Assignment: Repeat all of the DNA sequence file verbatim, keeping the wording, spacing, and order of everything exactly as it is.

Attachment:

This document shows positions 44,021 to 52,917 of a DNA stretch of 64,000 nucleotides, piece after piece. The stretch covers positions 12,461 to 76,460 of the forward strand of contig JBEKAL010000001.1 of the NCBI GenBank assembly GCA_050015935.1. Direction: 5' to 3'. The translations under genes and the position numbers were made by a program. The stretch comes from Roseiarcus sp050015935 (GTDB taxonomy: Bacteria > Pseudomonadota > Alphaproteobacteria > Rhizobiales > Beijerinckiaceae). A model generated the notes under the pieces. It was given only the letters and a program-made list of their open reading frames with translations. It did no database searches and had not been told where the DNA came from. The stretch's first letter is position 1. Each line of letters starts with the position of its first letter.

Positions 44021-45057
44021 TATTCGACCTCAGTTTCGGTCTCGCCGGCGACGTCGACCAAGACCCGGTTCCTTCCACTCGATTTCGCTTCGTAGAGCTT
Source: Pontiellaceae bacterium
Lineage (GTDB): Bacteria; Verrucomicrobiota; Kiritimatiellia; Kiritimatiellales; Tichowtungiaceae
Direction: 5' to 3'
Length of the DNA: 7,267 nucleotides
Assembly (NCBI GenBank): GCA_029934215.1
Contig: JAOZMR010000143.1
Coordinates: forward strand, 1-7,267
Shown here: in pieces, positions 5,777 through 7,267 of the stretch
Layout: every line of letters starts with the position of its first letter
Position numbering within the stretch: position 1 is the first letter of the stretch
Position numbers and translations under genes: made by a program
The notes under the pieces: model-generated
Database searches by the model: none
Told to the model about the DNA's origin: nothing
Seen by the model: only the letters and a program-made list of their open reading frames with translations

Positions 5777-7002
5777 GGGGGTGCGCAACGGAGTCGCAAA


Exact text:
This document shows positions 44,021 to 52,917 of a DNA stretch of 64,000 nucleotides, piece after piece. The stretch covers positions 12,461 to 76,460 of the forward strand of contig JBEKAL010000001.1 of the NCBI GenBank assembly GCA_050015935.1. Direction: 5' to 3'. The translations under genes and the position numbers were made by a program. The stretch comes from Roseiarcus sp050015935 (GTDB taxonomy: Bacteria > Pseudomonadota > Alphaproteobacteria > Rhizobiales > Beijerinckiaceae). A model generated the notes under the pieces. It was given only the letters and a program-made list of their open reading frames with translations. It did no database searches and had not been told where the DNA came from. The stretch's first letter is position 1. Each line of letters starts with the position of its first letter.

Positions 44021-45057
44021 TATTCGACCTCAGTTTCGGTCTCGCCGGCGACGTCGACCAAGACCCGGTTCCTTCCACTCGATTTCGCTTCGTAGAGCTT
Source: Pontiellaceae bacterium
Lineage (GTDB): Bacteria; Verrucomicrobiota; Kiritimatiellia; Kiritimatiellales; Tichowtungiaceae
Direction: 5' to 3'
Length of the DNA: 7,267 nucleotides
Assembly (NCBI GenBank): GCA_029934215.1
Contig: JAOZMR010000143.1
Coordinates: forward strand, 1-7,267
Shown here: in pieces, positions 5,777 through 7,267 of the stretch
Layout: every line of letters starts with the position of its first letter
Position numbering within the stretch: position 1 is the first letter of the stretch
Position numbers and translations under genes: made by a program
The notes under the pieces: model-generated
Database searches by the model: none
Told to the model about the DNA's origin: nothing
Seen by the model: only the letters and a program-made list of their open reading frames with translations

Positions 5777-7002
5777 GGGGGTGCGCAACGGAGTCGCAAA